Re: Variable references in path expressions

I personally strongly disagree with the idea of diverting Path expressions
from their original purpose:

"A *path expression* can be used to locate nodes within trees..."

I can't understand why the WG has allowed the last step to produce
atomic values, a new functionality which is in my opinion useless,
while constantly rejecting much more useful new functionalities under
the pretext that otherwise they will never be able to finish the standard...

Correct me if I am wrong, but an expression like

(1, 2, 3)/(1, 2, 3)

can as well be written with FLWR expressions:

for $i in (1, 2, 3) return (1, 2, 3)


for $i in (1, 2, 3), $j in (1, 2, 3) return $j

which is more clear and as powerful.

More generally, an expression like

can be rewritten as:
 for $x in /path/ return /atomic-expression/

where '.' in atomic-expression is replaced by the iteration variable 
(here $x).

Michael Kay wrote:

>>Latest working draft of XQuery Section 3.2, does not allow 
>>atomic values to
>>be returned in the path except the last step.
>>That is expression like   (1, 2, 3)/(1, 2, 3) is not allowed.
>>I've asked this question, and the reason given by the WG is 
>>that someone found 10/5 giving 5 is useless.
>That's not actually what I said: we allow many useless expressions, such as
>$a/$b; the objection to this one was not that it was useless, rather that it
>was confusing, because the use of "/" to mean division is so firmly rooted
>in people's minds. Also, it wasn't a reason given by the WG: it was my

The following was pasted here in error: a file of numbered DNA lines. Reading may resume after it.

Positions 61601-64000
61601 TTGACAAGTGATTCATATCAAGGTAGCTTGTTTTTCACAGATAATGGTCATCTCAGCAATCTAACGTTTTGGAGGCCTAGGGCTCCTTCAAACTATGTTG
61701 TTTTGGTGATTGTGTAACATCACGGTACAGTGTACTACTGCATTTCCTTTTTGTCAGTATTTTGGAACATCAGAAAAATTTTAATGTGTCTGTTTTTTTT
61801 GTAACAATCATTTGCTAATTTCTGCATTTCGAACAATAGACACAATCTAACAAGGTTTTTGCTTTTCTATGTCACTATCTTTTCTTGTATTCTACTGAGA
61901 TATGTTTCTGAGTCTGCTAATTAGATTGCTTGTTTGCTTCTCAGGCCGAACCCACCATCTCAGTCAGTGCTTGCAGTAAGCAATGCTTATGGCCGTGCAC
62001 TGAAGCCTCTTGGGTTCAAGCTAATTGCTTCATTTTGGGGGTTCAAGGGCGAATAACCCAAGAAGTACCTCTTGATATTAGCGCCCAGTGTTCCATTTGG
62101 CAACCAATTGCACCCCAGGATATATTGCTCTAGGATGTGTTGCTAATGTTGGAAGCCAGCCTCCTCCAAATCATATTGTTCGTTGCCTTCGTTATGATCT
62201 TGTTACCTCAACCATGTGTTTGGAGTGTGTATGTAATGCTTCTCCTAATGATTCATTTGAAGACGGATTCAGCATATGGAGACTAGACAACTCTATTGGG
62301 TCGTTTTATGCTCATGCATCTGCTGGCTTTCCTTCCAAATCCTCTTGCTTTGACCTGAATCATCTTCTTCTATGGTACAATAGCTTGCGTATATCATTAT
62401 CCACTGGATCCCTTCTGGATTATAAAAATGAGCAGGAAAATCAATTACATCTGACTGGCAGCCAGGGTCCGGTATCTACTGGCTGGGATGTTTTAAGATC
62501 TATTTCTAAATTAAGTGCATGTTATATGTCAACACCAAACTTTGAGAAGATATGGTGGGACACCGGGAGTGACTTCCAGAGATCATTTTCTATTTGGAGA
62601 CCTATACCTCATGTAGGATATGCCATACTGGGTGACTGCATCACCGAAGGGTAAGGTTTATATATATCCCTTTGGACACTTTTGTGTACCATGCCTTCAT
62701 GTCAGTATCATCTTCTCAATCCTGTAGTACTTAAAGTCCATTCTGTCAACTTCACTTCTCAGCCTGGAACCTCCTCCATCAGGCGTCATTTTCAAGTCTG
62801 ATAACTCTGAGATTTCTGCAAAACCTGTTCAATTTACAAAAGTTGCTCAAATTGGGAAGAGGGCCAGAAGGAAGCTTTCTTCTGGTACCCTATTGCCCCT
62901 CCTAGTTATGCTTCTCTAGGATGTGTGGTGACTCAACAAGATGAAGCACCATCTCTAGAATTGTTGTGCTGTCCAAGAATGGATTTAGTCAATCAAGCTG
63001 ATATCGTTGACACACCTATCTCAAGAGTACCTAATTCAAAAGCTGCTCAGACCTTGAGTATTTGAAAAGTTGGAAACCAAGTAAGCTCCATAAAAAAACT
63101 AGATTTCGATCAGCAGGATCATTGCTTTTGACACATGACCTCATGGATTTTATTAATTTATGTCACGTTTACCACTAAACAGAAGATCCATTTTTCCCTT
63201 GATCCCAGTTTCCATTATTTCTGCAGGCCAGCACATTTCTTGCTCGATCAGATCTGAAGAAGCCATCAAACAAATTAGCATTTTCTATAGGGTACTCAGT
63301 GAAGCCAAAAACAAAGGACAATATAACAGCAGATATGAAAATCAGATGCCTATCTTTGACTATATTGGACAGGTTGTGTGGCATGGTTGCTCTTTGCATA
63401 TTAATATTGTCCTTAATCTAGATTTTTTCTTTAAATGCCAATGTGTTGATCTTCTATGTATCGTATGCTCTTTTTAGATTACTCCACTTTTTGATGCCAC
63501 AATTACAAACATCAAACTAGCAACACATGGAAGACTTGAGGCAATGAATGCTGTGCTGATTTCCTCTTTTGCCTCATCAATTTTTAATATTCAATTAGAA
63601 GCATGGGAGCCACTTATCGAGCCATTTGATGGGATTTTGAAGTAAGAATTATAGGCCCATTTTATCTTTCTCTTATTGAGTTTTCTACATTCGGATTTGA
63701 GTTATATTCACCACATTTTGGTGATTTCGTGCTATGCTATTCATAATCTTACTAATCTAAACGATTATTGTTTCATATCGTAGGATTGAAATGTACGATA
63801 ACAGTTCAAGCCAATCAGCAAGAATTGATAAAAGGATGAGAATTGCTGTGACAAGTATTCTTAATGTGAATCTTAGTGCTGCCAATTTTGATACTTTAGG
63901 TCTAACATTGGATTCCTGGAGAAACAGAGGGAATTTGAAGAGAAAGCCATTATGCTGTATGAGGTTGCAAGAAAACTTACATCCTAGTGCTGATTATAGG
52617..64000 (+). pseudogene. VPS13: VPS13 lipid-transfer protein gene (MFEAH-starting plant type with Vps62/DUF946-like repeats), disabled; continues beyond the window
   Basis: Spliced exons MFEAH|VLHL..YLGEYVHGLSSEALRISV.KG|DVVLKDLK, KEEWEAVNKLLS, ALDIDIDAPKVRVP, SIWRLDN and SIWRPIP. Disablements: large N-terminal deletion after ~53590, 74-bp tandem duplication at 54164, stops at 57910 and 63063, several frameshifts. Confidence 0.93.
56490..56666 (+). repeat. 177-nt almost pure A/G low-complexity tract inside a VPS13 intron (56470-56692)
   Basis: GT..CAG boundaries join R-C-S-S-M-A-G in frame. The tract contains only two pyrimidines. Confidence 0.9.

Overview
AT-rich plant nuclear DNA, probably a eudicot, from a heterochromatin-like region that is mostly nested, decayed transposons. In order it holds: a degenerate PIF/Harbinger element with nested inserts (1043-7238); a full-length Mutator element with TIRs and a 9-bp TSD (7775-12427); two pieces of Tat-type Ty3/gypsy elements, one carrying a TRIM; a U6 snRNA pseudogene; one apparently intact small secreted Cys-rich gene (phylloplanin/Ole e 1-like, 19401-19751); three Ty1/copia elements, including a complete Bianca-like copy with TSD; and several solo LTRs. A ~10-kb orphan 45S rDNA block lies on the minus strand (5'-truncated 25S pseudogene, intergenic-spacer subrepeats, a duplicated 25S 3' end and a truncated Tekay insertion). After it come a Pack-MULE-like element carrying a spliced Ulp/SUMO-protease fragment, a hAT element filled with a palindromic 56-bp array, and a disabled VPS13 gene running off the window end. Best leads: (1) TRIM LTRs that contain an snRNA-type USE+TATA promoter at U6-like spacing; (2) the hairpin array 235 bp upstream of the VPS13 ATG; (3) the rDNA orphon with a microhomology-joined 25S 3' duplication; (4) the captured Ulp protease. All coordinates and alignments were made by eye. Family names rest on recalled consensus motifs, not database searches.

>interpretation of views I have heard in the WG (you can make a technical
>decision by taking a vote; agreeing a party line on why you made the
>decision is another matter entirely). 
>However, we now allow @price/2 to return 2, so in my personal view, allowing
>1/2 to also return 2 isn't such a big deal.
>I personally wanted to use a different operator than "/" for mapping
>sequences of atomic values, but now that we allow a sequence of atomic
>values on the right of "/", I personally think it would make sense also to
>allow a sequence of atomic values on the left. If we're going to allow
>*/name() and */string-length() then we might as well also allow
>*/name()/string-length(). The semantics are perfectly well-defined - it just
>requires that (a) both operands must be homogenous sequences, and (b)
>reordering and deduplication occurs only if the rh operand is a sequence of
>nodes. It will allow some programming idioms which will look strange at
>first, such as (1 to 5)/$x[.] to select the first 5 items in $x, but strange
>programming idioms are nothing new in XPath.
>I would suggest you raise this as a last-call comment on the spec. There
>will probably be a reaction from the working group of "no new
>functionality", but in my view there's a strong argument based on the fact
>that it is simply removing a restriction from the language that can't be
>justified. And it's not a new comment - there have been calls for a "simple
>mapping operator" for years.
>Michael Kay

Received on Wednesday, 27 April 2005 19:39:02 UTC